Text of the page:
Every now and then, we will encounter problems that arise due to unforeseen (or usually expected but not given much thought) events that conceive to bigger problems, when earlier, can be solved without breaking a sweat at all. Here are series of questions to easily identify a foreseeable problem even before it becomes a headache for anybody.
And yes, as an employee even if you don’t have any position to supervise, it is indeed your responsibility to take action or at least inform your trustworthy higher-up about these (if any are present).
*these ideas aren’t all originally mine and most are sure to be seen anywhere, but these words specifically the quotations are my own thoughts.
1. Process Problem
How do things work around the company? Is it manual or fully automated? How much time does it take for an employee to do the process (filing, requesting, making calls, getting from one place to another, etc.?)
“Money is a given commodity that can be saved, invested, and spent. But not time and effort – every second and every sweat counts for both the company and the employee.”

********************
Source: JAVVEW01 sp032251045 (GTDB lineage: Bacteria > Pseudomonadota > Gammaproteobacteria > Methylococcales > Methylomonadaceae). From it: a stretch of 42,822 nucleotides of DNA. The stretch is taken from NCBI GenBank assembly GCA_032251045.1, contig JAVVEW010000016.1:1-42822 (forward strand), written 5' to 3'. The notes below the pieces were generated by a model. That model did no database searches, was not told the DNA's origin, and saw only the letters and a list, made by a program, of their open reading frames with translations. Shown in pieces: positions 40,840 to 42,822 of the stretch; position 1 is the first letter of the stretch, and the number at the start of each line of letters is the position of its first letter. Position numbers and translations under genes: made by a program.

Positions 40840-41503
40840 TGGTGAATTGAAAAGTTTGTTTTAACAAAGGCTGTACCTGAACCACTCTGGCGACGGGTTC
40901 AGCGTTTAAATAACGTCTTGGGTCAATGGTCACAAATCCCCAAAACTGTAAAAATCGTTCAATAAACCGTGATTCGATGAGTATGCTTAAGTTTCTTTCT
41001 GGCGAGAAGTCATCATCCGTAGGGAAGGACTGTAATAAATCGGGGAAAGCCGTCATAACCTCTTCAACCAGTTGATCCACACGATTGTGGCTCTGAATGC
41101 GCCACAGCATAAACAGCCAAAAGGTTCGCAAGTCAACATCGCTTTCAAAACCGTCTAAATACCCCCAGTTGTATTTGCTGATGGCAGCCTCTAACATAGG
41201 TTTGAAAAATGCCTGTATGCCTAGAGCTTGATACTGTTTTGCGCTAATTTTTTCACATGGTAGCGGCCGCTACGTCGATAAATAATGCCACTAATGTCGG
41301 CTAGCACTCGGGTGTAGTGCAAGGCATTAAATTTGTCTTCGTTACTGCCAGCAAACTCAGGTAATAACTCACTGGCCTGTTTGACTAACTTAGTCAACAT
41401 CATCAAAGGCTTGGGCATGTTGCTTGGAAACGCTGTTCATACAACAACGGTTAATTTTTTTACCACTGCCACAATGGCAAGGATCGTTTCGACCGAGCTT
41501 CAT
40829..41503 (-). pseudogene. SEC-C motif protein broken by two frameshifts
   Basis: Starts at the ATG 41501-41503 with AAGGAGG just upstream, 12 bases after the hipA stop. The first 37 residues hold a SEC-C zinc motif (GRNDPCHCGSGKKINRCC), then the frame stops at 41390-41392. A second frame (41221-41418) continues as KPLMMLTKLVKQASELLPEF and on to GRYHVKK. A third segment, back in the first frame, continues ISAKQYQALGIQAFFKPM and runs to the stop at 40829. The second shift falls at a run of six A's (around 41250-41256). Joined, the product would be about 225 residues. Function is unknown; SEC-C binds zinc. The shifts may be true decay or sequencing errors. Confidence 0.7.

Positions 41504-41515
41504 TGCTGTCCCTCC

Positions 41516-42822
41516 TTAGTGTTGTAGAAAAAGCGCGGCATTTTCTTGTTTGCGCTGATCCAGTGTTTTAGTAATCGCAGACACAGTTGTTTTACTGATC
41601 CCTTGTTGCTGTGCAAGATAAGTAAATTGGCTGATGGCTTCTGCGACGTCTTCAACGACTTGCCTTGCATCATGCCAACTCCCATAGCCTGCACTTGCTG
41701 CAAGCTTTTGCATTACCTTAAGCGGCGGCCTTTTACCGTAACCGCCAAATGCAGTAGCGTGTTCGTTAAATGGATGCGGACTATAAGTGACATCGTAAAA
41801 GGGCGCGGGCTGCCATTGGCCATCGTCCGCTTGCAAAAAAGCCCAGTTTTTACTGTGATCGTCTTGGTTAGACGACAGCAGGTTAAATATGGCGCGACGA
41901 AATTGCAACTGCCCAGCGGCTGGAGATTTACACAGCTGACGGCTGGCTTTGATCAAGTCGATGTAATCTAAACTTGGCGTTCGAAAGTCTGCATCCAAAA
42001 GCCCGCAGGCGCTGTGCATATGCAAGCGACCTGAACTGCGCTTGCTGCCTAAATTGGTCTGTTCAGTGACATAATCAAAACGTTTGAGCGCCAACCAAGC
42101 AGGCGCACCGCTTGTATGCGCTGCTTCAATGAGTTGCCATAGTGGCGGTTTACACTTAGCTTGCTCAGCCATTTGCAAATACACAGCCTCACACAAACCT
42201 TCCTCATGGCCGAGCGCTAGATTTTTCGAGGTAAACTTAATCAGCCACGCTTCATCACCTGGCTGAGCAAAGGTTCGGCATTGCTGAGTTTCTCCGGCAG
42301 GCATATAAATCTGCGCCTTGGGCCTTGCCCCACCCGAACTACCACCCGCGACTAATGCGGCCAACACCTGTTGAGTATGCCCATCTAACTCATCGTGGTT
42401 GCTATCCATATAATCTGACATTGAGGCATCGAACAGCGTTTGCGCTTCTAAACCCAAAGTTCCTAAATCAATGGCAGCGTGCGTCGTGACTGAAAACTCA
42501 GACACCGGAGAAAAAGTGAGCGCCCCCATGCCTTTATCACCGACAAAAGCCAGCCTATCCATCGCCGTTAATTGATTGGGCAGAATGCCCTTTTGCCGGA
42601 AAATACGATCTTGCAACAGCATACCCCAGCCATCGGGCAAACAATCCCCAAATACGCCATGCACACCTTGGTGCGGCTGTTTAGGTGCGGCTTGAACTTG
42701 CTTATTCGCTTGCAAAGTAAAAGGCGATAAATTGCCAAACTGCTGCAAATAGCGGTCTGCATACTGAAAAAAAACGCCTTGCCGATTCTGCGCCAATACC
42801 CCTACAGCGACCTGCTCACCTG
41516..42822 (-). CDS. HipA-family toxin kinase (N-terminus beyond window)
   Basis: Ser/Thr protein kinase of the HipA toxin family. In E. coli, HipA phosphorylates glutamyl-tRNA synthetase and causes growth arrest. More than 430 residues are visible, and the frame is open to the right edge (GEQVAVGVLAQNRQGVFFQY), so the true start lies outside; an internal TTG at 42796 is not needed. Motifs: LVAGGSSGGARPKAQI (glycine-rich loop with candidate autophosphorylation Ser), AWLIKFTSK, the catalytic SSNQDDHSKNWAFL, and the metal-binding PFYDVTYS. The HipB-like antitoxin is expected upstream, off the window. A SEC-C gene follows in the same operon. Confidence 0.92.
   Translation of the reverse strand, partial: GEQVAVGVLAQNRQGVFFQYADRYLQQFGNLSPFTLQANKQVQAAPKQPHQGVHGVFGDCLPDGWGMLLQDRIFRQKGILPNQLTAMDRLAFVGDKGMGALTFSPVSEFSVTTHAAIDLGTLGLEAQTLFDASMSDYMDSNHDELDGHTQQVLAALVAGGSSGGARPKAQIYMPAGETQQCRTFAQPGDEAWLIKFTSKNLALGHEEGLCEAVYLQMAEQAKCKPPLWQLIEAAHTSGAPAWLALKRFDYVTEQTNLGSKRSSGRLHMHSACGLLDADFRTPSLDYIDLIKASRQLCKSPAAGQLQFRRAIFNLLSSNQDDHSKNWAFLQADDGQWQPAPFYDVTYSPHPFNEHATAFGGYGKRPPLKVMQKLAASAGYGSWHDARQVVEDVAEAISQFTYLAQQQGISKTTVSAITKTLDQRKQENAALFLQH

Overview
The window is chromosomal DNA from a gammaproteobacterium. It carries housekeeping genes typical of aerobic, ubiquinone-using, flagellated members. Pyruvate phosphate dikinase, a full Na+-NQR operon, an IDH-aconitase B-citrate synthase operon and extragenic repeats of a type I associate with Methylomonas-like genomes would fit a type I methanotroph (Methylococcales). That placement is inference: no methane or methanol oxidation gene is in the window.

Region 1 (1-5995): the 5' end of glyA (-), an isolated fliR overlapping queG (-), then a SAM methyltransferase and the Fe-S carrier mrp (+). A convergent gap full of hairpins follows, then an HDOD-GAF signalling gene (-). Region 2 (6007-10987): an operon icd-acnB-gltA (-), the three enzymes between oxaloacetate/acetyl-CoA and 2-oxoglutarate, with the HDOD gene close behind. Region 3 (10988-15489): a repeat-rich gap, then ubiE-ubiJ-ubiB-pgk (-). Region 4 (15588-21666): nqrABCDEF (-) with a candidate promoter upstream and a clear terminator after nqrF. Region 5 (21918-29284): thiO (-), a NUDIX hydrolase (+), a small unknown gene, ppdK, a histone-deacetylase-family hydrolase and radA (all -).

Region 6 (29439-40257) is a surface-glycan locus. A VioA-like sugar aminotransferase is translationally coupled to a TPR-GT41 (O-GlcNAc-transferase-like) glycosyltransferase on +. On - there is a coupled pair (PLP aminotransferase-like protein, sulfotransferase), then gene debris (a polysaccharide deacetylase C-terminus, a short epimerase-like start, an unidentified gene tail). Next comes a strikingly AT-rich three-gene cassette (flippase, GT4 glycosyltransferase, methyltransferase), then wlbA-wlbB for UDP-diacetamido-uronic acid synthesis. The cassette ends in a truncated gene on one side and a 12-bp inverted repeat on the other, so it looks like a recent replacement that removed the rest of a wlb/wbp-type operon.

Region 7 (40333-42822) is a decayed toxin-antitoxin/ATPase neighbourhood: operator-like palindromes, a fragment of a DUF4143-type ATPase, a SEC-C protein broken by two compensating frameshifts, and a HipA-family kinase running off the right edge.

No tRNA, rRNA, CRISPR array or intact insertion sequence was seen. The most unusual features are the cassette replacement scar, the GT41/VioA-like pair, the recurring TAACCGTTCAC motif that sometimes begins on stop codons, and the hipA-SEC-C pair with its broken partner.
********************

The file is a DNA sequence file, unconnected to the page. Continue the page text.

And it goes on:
2. Skills Problem
Are the people on their respective positions know how to maximize the tools they’ve been provided for by the company (computers, equipment, etc.)? What are the required technical skills a position need for that position to be efficient? Can the employees be trained in the technical aspects of their field?
“In a month, a farmer can farm with only his hands. But with the right tools and knowledge on how to use those tools, a farmer can farm in only a day.” ~ Time & Effort investment
3. Manpower Problem
Are there too many workloads for the employee to be doing in an efficient way? Could another hand aid for the said employee? Or could a technological advancement actually be a cheaper solution (power machines for manual labor instead of 3-4 people moving a load, biometrics for attendance checking instead of the guard doing it, etc.)?
“No matter how dauntingly great a person is, he’ll always find a helping hand, helpful.”
4. Motivational Problem
Can the employer give inspirational speeches to their subordinate? Can the employees actually be motivated? Do the unmotivated personnel have personal or financial reasons? If so, would it be actually be a good investment on them or just a temporary personnel saver?
“A good worker can be motivated. A great worker motivates himself.”